The quantitative measurement of nitric oxide (NO) in plant cells acquired great importance, in view of the multifaceted function and involvement of NO as a signal in various plant processes.
Monitoring of NO in guard cells is quite simple because of the large size of guard cells and ease of observing the detached epidermis under microscope. Stomatal guard cells therefore provide an excellent model system to study the components of signal transduction.
The levels and functions of NO in relation to stomatal closure can be monitored, with the help of an inverted fluorescence or confocal microscope. We can measure the NO in guard cells by using flouroprobes like 4,5-diamino fluorescein diacetate (DAF-2DA). This fluorescent dye, DAF-2DA, is cell permeable and after entry into the cell, the diacetate group is removed by the cellular esterases.
The resulting DAF-2 form is membrane impermeable and reacts with NO to generate the highly fluorescent triazole (DAF-2T), with excitation and emission wavelengths of 488 and 530 nm, respectively. If time-course measurements are needed, the epidermis can be adhered to a cover-glass or glass slide and left in a small petri dishes.
Fluorescence can then be monitored at required time intervals; with a precaution that excitation is done minimally, only when a fluorescent image is acquired.
The present method description is for the epidermis of Arabidopsis thaliana and Pisum sativum and should work with most of the other dicotyledonous plants.
The formation of stomata and leaf mesophyll airspace must be coordinated to establish an efficient and robust network that facilitates gas exchange for photosynthesis, however the mechanism by which this coordinated development occurs remains unclear. Here, we combine microCT and gas exchange analyses with measures of stomatal size and patterning in a range of wild, domesticated and transgenic lines of wheat and Arabidopsis to show that mesophyll airspace formation is linked to stomatal function in both monocots and eudicots.
Our results support the hypothesis that gas flux via stomatal pores influences the degree and spatial patterning of mesophyll airspace formation, and indicate that this relationship has been selected for during the evolution of modern wheat. We propose that the coordination of stomata and mesophyll airspace pattern underpins water use efficiency in crops, providing a target for future improvement.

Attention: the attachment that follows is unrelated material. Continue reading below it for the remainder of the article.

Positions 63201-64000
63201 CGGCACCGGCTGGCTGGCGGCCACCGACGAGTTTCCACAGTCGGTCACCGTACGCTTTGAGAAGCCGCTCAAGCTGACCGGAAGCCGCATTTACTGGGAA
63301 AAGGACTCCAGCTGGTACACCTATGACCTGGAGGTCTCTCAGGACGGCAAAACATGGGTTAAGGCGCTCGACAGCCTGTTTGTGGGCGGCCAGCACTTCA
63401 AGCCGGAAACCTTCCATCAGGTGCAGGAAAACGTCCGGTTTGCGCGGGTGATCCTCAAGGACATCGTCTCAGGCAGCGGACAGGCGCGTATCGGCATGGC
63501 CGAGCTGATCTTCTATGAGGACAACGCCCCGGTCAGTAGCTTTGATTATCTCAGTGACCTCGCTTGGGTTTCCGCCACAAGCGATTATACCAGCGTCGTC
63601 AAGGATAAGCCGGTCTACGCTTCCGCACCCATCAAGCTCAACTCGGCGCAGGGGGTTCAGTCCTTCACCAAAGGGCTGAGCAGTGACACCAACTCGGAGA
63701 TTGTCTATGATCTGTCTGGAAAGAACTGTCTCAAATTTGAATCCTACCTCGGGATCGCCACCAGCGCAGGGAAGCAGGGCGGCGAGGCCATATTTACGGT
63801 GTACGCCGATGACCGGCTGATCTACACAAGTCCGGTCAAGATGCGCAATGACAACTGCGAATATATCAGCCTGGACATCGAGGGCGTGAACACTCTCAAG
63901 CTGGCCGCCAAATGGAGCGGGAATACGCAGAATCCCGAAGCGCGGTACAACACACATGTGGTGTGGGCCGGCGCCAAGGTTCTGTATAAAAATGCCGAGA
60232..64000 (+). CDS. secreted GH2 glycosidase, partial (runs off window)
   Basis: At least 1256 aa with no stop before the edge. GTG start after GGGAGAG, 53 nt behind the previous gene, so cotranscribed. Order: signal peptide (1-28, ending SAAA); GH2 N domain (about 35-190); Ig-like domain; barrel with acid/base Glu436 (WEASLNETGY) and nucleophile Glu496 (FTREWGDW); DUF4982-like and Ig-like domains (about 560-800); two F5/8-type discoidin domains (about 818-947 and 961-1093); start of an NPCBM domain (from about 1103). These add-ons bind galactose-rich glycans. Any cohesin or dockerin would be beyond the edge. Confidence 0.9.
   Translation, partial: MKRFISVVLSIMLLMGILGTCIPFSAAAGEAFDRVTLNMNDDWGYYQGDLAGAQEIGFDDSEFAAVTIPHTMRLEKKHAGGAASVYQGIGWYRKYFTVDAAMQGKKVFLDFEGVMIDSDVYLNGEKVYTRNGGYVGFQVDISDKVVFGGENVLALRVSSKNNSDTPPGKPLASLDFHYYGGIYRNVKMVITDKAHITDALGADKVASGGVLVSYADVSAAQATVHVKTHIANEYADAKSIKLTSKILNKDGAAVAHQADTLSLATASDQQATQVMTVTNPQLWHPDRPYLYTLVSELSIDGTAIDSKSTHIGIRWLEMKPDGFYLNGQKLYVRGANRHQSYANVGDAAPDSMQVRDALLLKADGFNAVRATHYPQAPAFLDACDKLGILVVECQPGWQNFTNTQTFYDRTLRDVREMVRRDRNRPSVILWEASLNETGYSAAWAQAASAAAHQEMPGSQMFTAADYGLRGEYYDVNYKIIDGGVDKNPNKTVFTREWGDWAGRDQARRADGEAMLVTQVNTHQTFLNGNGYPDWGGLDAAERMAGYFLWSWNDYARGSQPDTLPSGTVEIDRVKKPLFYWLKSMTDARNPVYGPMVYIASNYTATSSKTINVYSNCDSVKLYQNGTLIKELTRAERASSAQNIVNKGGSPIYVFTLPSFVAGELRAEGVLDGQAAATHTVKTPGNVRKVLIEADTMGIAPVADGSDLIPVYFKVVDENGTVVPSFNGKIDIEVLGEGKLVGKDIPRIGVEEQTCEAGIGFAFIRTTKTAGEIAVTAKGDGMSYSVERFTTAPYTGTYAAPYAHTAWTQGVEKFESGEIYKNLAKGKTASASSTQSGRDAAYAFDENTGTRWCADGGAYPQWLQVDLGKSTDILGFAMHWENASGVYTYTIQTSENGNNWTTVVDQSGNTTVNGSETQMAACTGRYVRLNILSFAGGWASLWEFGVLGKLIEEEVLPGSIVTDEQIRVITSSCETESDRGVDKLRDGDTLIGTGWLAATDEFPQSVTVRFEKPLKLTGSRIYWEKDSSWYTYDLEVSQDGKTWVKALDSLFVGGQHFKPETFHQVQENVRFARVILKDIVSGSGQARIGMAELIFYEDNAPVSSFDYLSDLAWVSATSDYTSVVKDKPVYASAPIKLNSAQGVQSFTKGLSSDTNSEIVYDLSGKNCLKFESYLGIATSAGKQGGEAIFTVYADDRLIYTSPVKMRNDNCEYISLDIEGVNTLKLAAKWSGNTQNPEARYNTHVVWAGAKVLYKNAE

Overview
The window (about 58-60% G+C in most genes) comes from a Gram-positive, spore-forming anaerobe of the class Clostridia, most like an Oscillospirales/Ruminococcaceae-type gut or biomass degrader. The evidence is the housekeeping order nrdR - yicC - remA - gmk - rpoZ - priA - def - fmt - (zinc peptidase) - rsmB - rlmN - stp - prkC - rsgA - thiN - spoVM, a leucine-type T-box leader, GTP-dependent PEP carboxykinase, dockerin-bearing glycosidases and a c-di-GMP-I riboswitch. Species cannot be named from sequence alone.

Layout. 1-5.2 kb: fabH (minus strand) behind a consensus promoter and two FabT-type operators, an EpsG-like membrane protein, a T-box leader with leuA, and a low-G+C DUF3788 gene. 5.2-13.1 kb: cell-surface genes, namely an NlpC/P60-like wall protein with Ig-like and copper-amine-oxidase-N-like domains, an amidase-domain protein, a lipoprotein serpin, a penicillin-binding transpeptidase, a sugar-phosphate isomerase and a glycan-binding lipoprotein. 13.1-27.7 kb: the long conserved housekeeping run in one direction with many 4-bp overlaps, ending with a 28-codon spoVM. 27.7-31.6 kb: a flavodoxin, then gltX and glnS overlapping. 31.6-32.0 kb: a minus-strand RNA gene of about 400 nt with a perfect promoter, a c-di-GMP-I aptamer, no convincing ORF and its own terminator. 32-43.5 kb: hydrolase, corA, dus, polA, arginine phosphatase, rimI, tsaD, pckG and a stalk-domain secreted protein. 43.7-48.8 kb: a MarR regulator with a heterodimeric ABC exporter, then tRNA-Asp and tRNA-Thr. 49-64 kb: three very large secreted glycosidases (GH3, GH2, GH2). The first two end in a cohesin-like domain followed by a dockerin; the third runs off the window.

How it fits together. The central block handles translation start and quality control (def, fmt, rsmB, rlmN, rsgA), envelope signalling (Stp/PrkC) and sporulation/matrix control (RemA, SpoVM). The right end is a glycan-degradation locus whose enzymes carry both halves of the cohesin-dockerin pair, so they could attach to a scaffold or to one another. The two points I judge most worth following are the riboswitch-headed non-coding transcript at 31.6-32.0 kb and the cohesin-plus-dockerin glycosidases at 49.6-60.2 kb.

Previous studies have showed that UV-B can stimulate closure as well as opening of stomata. However, the mechanism of this complex effect of UV-B is not clear. The purpose of this paper is to investigate the role and the interrelationship of H2O2 and NO in UV-B-induced stomatal closure in broad bean (Vicia faba L.). By epidermal strip bioassay and laser-scanning confocal microscopy, we observed that UV-B-induced stomatal closure could be largely prevented not only by NO scavenger c-PTIO or NO synthase (NOS) inhibitor L-NAME, but also by ascorbic acid (ASC, an important reducing substrate for H2O2 removal) or catalase (CAT, the H2O2 scavenger), and that UV-B-induced NO and H2O2 production in guard cells preceded UV-B-induced stomatal closure. These results indicate that UV-B radiation induces stomatal closure by promoting NO and H2O2 production. In addition, c-PTIO, L-NAME, ASC and CAT treatments could effectively inhibit not only UV-B-induced NO production, but also UV-B-induced H2O2 production. Exogenous H2O2-induced NO production and stomatal closure were partly abolished by c-PTIO and L-NAME. Similarly, exogenous NO donor sodium nitroprusside-induced H2O2 production and stomatal closure were also partly reversed by ASC and CAT. These results show a causal and interdependent relationship between NO and H2O2 during UV-B-regulated stomatal movement. Furthermore, the L-NAME data also indicate that the NO in guard cells of Vicia faba is probably produced by a NOS-like enzyme.